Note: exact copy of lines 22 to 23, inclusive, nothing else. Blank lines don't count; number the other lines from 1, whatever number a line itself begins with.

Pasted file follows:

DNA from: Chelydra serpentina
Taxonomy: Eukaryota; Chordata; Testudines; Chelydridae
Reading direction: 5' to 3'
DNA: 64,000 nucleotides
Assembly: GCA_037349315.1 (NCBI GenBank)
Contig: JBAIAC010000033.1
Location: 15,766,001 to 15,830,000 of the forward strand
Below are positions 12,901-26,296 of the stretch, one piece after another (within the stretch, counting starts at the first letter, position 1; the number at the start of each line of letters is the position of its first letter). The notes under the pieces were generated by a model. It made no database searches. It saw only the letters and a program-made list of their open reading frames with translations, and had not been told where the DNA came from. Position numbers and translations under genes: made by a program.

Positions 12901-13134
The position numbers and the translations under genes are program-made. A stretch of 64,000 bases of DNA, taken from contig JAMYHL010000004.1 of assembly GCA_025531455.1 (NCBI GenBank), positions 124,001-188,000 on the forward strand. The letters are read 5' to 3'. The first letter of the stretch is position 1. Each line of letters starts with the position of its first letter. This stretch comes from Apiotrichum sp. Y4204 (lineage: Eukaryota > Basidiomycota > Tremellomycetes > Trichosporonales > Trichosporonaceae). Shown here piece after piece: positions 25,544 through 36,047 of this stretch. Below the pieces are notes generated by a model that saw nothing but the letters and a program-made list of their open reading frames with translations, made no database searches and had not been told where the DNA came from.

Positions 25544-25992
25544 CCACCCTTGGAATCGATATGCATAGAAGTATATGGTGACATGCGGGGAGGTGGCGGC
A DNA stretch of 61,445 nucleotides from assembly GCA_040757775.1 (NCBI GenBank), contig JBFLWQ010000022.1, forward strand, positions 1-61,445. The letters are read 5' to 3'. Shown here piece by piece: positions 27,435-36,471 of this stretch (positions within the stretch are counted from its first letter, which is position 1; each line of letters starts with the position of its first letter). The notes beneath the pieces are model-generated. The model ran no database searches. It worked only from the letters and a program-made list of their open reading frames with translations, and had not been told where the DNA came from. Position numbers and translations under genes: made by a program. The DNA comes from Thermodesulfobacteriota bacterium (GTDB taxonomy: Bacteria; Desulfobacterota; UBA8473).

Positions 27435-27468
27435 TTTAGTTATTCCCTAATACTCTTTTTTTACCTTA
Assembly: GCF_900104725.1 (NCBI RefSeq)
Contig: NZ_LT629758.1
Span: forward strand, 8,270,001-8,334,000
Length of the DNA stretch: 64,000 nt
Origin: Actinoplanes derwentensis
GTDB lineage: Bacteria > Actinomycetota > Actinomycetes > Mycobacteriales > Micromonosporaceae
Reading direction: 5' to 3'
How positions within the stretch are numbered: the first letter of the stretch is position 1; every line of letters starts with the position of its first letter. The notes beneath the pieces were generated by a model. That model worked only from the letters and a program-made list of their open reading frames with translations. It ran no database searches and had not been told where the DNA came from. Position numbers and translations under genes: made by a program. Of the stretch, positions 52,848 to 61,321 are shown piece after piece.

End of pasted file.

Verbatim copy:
Reading direction: 5' to 3'
How positions within the stretch are numbered: the first letter of the stretch is position 1; every line of letters starts with the position of its first letter. The notes beneath the pieces were generated by a model. That model worked only from the letters and a program-made list of their open reading frames with translations. It ran no database searches and had not been told where the DNA came from. Position numbers and translations under genes: made by a program. Of the stretch, positions 52,848 to 61,321 are shown piece after piece.